A warning light comes on on the dashboard, the engine makes a gurgling sound. “You’ve filled up with diesel, haven’t you?” I ask unsuspectingly. Oh oh, not so. Quickly pull over at the nearest gas station. We are at that time in Spain, more than 200 km from our destination.
“Trials are situations that life gives us to practice and embody what we have realized.” adyashanti
Live life consciously
Since my burnout, my life has been dominated by awareness, transformation, and personal growth. I devour one spiritual book after another and in turn inspire others. ‘ Practice what you preach ‘ is an absolute precondition for authenticity. Consciously going through life when life is quietly rippling is one thing. Living with trust and surrender during trials, that’s another pair of sleeves.
“As soon as disaster strikes, as soon as trouble comes, you lose all that has been given to you, because it is not deeply rooted and embodied in you . ” adyashanti
My conditioned, alias unconscious or ego-driven reaction, would have looked something like this. Blaming my boyfriend for filling up with the wrong fuel, seeing myself as a victim of the situation, labeling life hostile, despairing, thinking negatively, and letting the fear—that this event cost me all my savings—dominate.
“Staying focused on the spark of divinity within ourselves is not always easy and to act on it sometimes takes a lot of courage and confidence . ” adyashanti
Although I was certainly (and several times) tempted to react from my ego during this situation, I saw it mainly as a challenge to actually apply the wisdom I have taken in the past few months. Looking back, my conscious response to this ordeal contained five elements:
1. Connecting with the silence in myself
As I waited for the tow truck, I connected with the silence within myself. Personally, I call this meditation, you could also call it a form of prayer. By making it quiet within myself, I consciously make the connection with a greater whole, whether you want to call it God, the Universe or the collective field.
During this meditation, I set the intention for the best possible outcome from this situation, no matter what it might be. Then I let go of this intention in confidence.
2. Focus on gratitude
A second element I consciously practiced was focusing on gratitude. With my presence I turned my attention to what I was grateful for in this situation: the happiness of having taken out social assistance insurance that also arranges everything for me abroad (towing service, taxi to the destination…), the freedom that having a car gives me, the warning light that alerted us, the realization that it could all have been much worse, etc.
3. Staying in the here and now
There were 48 hours between towing the car and receiving the verdict or damage diagnosis. Whenever I noticed my anxious thoughts starting to take over, I brought myself back to the here-and-now. Fortunately, the message from Eckhart Tolle’s book ‘The power of the NOW in practice’ was still fresh in my memory. That is, ‘ now, at this very moment, there is never a problem ‘. I created a problem myself by believing my fearful thoughts, but as soon as I stopped doing that and focused on the now, the problem was gone.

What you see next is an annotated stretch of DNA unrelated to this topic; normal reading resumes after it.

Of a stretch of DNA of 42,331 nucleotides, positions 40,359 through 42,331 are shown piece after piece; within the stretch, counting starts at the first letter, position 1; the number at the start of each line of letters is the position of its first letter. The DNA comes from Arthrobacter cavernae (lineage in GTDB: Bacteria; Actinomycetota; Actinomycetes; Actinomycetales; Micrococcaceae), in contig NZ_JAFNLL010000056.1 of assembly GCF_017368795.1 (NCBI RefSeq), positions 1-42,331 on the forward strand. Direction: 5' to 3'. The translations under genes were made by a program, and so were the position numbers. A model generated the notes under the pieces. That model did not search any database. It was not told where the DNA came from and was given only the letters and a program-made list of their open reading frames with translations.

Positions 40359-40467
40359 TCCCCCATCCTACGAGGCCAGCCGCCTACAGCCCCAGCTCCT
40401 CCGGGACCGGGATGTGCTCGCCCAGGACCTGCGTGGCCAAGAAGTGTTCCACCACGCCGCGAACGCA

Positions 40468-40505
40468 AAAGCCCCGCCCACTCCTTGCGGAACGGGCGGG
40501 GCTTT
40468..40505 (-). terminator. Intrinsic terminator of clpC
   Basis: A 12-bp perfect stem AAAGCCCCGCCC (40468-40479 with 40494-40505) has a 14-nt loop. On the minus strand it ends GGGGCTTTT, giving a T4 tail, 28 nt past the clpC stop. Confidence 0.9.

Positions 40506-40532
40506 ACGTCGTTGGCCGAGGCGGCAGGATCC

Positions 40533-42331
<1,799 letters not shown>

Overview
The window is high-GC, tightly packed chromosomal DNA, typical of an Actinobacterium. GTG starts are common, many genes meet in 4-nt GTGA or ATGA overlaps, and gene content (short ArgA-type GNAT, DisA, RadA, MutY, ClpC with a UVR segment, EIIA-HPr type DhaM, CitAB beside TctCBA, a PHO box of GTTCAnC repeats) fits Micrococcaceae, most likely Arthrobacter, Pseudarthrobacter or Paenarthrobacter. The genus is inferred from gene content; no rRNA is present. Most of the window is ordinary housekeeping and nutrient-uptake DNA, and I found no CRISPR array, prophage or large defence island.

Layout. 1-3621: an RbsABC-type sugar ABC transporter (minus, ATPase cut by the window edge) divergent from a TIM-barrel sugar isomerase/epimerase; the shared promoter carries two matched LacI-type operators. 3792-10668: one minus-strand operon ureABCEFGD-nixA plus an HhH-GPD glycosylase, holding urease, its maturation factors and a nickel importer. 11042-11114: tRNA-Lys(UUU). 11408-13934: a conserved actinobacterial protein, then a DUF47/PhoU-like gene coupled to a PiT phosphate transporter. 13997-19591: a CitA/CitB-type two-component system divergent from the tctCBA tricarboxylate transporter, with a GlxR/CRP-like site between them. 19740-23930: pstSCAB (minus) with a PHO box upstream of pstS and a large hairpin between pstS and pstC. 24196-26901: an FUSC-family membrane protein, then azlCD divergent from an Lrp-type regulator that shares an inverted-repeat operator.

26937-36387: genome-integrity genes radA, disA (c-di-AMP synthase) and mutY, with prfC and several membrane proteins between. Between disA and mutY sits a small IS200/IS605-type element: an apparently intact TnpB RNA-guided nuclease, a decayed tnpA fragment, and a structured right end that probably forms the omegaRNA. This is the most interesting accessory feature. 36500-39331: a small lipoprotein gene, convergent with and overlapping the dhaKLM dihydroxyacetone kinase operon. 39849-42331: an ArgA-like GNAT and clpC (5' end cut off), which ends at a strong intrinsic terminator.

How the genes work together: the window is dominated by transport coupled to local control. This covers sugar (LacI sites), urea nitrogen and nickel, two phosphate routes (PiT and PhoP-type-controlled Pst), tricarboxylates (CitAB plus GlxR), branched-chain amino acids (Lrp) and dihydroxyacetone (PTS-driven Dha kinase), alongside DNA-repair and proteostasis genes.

4. Looking for the hidden lesson or blessing
Meanwhile, I know that in life nothing happens for nothing. I also trust that life is on my side and is a friend and not a fun-wasting bogeyman. This realization made me look for the hidden lesson in this situation. If I had been home, I would have consulted Christiane Beerlandt’s signal books, but since I didn’t have them at hand now, I searched within myself for answers. Funnily enough, I ended up with an old pattern of control and dependence within relationships and in addition, I was allowed to peel off another layer of limiting money beliefs. Then I was able to focus even more on gratitude because this situation had uncovered old clutter that I could then transform.
5. No attachment to the story
One of Access Consciousness’s ten keys to total freedom reads: ‘Don’t listen to, tell or buy the story’. The meaning of this key became clear to me through this situation. In fact, all my life I have heard through various channels “If gasoline goes through a diesel engine, your car is ruined”. Well, that didn’t seem like the “best possible outcome” I had asked for, so I decided to give as little attention to that existing story as possible. I did everything I could not add any extra drama to the situation. So I didn’t call anyone to tell my story nor did I search the internet.
Recently I read somewhere that if something negative happens to you and you don’t tell anyone, it disappears on its own. Actually, I can confirm this: the situation did not disappear, but it took up less and less space in my thinking. During that 48-hour wait I was actually able to relax, something I would never have been able to do in the past.
‘Being able to act from the silence of the truth without any fear at the critical moments’ is what consciously responding to trials is about.